Vol. 4, No. 34
August 26th will mark the final tour of Mt. Albion Cemetery this summer, which starts at 6:00pm and will travel a path across the western end of the cemetery. Over the last several weekends, I found myself intrigued by the visual representations of social and cultural changes throughout the cemetery. The earliest sections of the cemetery are characterized by a lack of uniformity, whether one looks at the varying size of lots, the random distribution of lot numbers, or the diverse styles of monuments. As one travels into the “newer” sections of the cemetery, lots are set out in uniform size, orientation, and cemetery monuments appear more similar to one another.
While preparing for these tours, I stumbled across excerpts from a Sears, Roebuck & Company catalog for marble cemetery monuments. An individual could purchase a headstone of modest size at a cost of $7.00-$8.00, plus additional rates for lettering and shipping. A later catalog distributed in 1906 provided prospective customers with samples of granite monuments, a relatively new business venture for the company.
One particular example from the catalog is reminiscent of some larger stones found within Mt. Albion. The “Art Renaissance” model is similar in style to that of the Alfred Skinner monument, although the ornamentation is far simpler with the catalog model. Customers could choose from several different sizes, running anywhere from $100.00 (or $2,768.00 with inflation) for a 4 foot 10-inch tall monument weighing 1,800 pounds to $312.30 (or $8,638.00 with inflation) for a 9 foot 2-inch tall monument weighing 11,680 pounds.
Production for a monument of this size required twelve weeks from quarry to cemetery, which included cutting the stone, lettering the face, and shipping by railroad. Typical lettering costs for granite ran anywhere from $.12 to $.72 per letter and customers could select typeface ranging in size from one inch to six inches in height. For raised lettering, prices ran anywhere from $.45 to $2.78 per letter ranging in size from one inch to 8 inches. Old English, German, Gothic, and ornamental lettering would cost customers nearly double the price of traditional fonts, so an individual could easily spend more than the cost of the stone itself when adding text depending upon the length of names, dates, and epitaphs.
Although standardized mail-order monuments were an option, many people preferred individualized monuments that displayed the artistic talents of local monument dealers. This particular memorial, standing upon lot 879 and paid for by Elizur Kirke Hart, is perhaps one of the most stunning and ostentatious monuments in the entire cemetery. Designed by Charles Diem of Albion in 1879, the large granite monument cost Mr. Hart roughly $7,900. Although the total amount spent on the memorial would run upwards of $236,000 today taking inflation into account, the artisanship and labor required to replicate such a beautiful piece of art would likely require double that amount at minimum. The monument stands upon an 8-square-foot base of granite with an eight-foot-tall statue of “Hope” resting on top.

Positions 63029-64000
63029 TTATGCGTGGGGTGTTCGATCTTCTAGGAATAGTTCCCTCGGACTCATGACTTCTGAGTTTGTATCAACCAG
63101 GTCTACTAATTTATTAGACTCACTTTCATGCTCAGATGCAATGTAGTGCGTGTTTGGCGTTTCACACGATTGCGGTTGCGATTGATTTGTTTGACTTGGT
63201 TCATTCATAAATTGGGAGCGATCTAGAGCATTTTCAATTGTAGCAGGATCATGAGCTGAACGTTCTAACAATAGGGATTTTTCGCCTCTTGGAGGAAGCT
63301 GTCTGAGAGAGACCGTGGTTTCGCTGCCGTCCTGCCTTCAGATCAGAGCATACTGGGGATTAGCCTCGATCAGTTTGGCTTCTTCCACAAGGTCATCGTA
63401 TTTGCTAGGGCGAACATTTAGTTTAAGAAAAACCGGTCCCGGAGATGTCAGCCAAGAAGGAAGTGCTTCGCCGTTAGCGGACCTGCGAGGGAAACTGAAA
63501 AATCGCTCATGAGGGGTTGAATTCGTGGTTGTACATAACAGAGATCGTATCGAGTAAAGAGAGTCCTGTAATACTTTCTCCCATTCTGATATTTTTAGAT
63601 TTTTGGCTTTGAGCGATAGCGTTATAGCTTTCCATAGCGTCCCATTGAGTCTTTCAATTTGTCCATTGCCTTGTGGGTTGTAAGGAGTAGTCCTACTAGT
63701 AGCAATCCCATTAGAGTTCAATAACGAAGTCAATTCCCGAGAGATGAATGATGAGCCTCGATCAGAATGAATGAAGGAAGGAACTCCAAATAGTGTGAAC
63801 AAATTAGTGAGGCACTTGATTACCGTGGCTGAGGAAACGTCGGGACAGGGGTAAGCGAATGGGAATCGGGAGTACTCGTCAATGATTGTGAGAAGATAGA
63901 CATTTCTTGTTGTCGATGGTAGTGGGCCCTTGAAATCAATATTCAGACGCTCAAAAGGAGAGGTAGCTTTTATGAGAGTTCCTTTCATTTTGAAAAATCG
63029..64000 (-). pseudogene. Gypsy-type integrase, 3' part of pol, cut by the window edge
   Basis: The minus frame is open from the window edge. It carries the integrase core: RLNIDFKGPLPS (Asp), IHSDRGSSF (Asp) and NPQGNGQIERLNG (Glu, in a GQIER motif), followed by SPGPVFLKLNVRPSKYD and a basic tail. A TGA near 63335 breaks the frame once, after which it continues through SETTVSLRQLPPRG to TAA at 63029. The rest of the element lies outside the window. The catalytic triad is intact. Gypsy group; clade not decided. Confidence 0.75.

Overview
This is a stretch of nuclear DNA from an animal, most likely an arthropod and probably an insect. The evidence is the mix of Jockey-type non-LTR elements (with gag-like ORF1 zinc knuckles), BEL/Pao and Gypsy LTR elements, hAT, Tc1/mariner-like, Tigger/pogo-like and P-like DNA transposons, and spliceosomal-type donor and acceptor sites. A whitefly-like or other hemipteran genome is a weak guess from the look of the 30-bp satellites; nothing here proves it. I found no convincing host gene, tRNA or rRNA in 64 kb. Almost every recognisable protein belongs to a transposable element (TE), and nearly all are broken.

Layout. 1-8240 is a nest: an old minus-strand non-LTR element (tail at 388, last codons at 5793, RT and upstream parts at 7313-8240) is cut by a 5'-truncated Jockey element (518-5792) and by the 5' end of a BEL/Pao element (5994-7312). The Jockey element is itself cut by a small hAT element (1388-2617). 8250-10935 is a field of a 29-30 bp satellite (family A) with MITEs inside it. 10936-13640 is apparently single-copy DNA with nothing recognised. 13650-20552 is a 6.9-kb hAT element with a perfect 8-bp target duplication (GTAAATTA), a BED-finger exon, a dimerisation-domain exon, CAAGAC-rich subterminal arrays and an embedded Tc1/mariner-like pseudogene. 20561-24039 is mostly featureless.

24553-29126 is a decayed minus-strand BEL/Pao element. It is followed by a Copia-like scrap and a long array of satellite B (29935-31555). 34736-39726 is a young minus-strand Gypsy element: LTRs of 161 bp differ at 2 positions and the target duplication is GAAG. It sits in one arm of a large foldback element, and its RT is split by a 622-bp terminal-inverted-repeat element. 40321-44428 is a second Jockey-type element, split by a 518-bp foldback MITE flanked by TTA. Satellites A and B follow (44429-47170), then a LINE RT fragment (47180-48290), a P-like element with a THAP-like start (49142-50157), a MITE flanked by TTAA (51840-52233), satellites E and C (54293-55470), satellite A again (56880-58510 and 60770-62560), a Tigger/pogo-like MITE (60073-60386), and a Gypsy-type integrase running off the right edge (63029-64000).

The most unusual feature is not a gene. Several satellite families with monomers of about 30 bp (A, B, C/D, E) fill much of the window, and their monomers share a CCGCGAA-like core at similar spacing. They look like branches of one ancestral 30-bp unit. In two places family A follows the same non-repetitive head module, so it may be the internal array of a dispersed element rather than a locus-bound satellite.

The statue stands as a symbol of the virtue of hope; the desire and expectation of receiving something. In relation to cemetery symbolism, this often reflects hope for eternal happiness and divine union. Hope is one of seven Heavenly Virtues including Faith, Hope, Charity, Fortitude, Justice, Temperance, and Prudence; Faith, Hope, and Charity (or Love) are considered the three Theological Virtues. Held in her left hand is an anchor, a traditional Christian representation of hope as it often represented safety. In the Catholic tradition, the anchor is symbolic of the execution of St. Clement of Rome by Emperor Trajan, who was tied to an anchor and thrown into the sea.
In this depiction, Hope is dressed in a stola, the female counterpart to the Roman toga, with her right hand over her breast as a representation of faith. In other depictions, her index finger points to the sky as a representation of the path to heaven. A similar, smaller statue stands upon the gravesite of David Jones and James Whitney near the Soldiers & Sailors Monument. On that particular example, the large anchor rests at Hope’s feet with a chain attached.
Charles Diem was also responsible for a number of other strikingly beautiful monuments throughout the cemetery including the marble tablets found within the Soldiers & Sailors Monument, the large bald eagle draping a mourning cloth over the monument of Col. Robert H. Graham (just west of the tower), and the stunning marble baldacchino that stands on the Sanford E. Church lot. Of course, Sears, Roebuck & Company could not replicate the beauty and complexity of these monuments.